- John King’s Diary
- Georgiana McCrae’s Diary
- John Pascoe Fawkner’s Diary
- Simon Wonga’s Diary
- Convict’s Diary
John King’s Diary
John King (1841-1872), explorer, was born on 5 December 1841 in County Tyrone, Ireland. He joined the 70th Regiment at 14 and went with it to India. The regiment was later involved in the mutiny and King was present at some of the main engagements. While convalescent in 1859 he met George James Landells who was in India buying camels for Robert O’Hara Burke’s expedition.
Burke’s expedition, sponsored by the Royal Society of Victoria, was fêted as it left Melbourne on 20 August 1860. Early in October they reached Menindee where Landells resigned and King was put in charge of the camels. He was also chosen as one of the advance party which set out for Cooper’s Creek. They reached it on 11 November and set up Camp LXV. The party split again; Burke, William Wills, King and Charley Gray, a sailor, were to make a dash to the Gulf of Carpentaria, 750 miles (1207 km) away, while the depot was left in charge of William Brahe who was expected to wait there for at least three months, as the rearguard with further supplies was expected to arrive in a few days.
The four men with six camels and a horse managed to travel some fourteen miles (23 km) a day, reaching their goal on the tidewaters of the Albert River on 11 February 1861. Their return trip was disastrous. They lost their only horse and four of the six camels and ran low in rations. On 17 April Gray died. Four days later the exhausted men made a superhuman effort and in one day covered the remaining thirty miles (48 km) to Camp LXV, arriving at 7.30 in the evening. The only human sign was the word DIG carved on a tree. They dug and found a box of rations and a message from Brahe that the rearguard had not arrived and that he had decided that very morning to return to Menindee with his men. King’s surviving camels were too weak to pursue Brahe’s party so Burke decided to make for Mount Hopeless, 150 miles (241 km) away, and after two days rest they set out. For two months they struggled through inhospitable country, with their food diminishing, and growing weaker every day. Late in June Burke and Wills died, but incredibly King survived, kept alive by the kindness of Aboriginals until a relief expedition found him, half demented by starvation and loneliness, near to death himself.
King was taken back to Melbourne and given a public welcome. He never recovered from his privations on the expedition and died of tuberculosis on 15 January 1872 at his home in St Kilda.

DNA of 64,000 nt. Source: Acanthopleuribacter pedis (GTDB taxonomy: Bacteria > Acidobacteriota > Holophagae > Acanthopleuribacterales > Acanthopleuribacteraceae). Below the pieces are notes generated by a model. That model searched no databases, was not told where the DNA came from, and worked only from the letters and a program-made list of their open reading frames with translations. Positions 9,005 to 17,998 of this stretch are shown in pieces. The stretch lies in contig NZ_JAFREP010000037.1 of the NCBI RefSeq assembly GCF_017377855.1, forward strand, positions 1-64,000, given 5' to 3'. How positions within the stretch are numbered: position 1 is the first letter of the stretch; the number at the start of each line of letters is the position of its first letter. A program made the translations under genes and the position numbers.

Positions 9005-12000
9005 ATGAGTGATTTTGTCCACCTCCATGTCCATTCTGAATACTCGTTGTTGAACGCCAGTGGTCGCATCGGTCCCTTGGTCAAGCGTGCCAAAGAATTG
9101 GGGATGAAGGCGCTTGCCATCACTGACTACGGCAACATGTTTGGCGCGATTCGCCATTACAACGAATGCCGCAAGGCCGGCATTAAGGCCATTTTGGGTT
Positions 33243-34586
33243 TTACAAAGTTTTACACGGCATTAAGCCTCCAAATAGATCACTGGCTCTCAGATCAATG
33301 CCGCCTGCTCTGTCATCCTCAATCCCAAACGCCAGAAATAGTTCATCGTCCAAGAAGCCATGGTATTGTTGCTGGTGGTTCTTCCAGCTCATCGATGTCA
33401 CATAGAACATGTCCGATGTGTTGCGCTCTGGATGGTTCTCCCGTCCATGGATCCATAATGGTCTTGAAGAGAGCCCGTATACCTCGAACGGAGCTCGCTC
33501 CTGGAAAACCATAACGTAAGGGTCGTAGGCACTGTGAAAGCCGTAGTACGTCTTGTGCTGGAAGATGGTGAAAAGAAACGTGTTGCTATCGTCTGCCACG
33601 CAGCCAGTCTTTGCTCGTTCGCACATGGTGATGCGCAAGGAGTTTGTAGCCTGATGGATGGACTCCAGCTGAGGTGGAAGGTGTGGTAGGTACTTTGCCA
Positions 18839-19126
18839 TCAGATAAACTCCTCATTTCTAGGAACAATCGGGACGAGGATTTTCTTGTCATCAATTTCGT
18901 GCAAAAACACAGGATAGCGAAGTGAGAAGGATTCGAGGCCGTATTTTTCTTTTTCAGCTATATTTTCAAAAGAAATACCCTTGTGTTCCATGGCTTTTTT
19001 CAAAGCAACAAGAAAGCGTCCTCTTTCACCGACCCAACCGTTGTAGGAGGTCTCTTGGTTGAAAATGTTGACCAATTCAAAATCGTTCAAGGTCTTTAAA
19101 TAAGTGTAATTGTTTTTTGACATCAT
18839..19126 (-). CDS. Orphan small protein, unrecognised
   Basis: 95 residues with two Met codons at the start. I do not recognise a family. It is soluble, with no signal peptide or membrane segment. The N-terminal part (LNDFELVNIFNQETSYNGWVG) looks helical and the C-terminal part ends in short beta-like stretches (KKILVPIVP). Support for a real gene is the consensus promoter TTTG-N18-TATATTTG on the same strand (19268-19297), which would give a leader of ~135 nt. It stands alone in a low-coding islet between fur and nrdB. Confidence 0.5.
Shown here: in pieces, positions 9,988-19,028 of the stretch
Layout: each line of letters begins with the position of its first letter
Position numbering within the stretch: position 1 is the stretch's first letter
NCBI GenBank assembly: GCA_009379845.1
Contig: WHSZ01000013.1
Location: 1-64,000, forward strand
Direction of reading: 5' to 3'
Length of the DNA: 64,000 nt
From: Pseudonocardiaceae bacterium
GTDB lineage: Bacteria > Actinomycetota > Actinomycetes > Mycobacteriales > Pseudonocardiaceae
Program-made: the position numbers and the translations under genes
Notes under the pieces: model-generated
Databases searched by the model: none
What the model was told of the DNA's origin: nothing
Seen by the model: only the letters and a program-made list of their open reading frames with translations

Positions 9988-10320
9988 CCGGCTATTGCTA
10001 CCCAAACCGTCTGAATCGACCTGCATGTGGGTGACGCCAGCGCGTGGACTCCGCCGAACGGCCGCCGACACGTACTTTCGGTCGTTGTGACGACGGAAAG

Georgiana McCrae’s Diary
The family first lived in a wooden house in Bourke Street. In February 1842 they moved to Mayfield, on the Yarra River (near Studley Park), designed by her and described as ‘one of the first superior houses erected in the Colony’. In 1843 Andrew took up the Arthur’s Seat run near Dromana, and there built a house in which the family lived from 1845 to 1851. Probably because of the turmoil arising from the gold discoveries, Andrew abandoned squatting to become police magistrate at Alberton (Gippsland), then at Barrow’s Inn, Hepburn, Creswick, and finally for seventeen years at Kilmore, where he was also warden for the goldfields, deputy-sheriff and commissioner of crown lands. He retired in 1866 and died in 1874. Georgiana did not accompany him in all these moves but lived with her children in Melbourne. She died on 24 May 1890 at Hawthorn. Of her seven surviving children, the eldest, George Gordon, was a writer and the friend of writers, and the youngest son, Farquhar Peregrine, became inspector of the Bank of Australasia.
It was said that her skill in managing the Aboriginals at Arthur’s Seat was acknowledged by other runholders; she was as useful as a drover among cattle and horses, and was renowned as a ‘medicine woman’. Mayfield and the homestead at Arthur’s Seat were resorted to by people with literary and artistic leanings, and her visitors included Bishop William Grant Broughton, William Charles Wentworth, Benjamin Boyd,’Orion’ Horne, Henry Kendall, Adam Lindsay Gordon, Richard Birnie, Sir Oswald Brierly,Nicholas Chevalier, and Sir John Franklin. She was a close friend of Lieutenant-GovernorCharles La Trobe and his wife.
According to an obituary by Alexander Sutherland, ‘It was largely due to the influence of such women as Mrs McCrae that ideas of refinement and principles of taste were kept alive during the “dark ages” of our colonial history’.
John Pascoe Fawkner’s Diary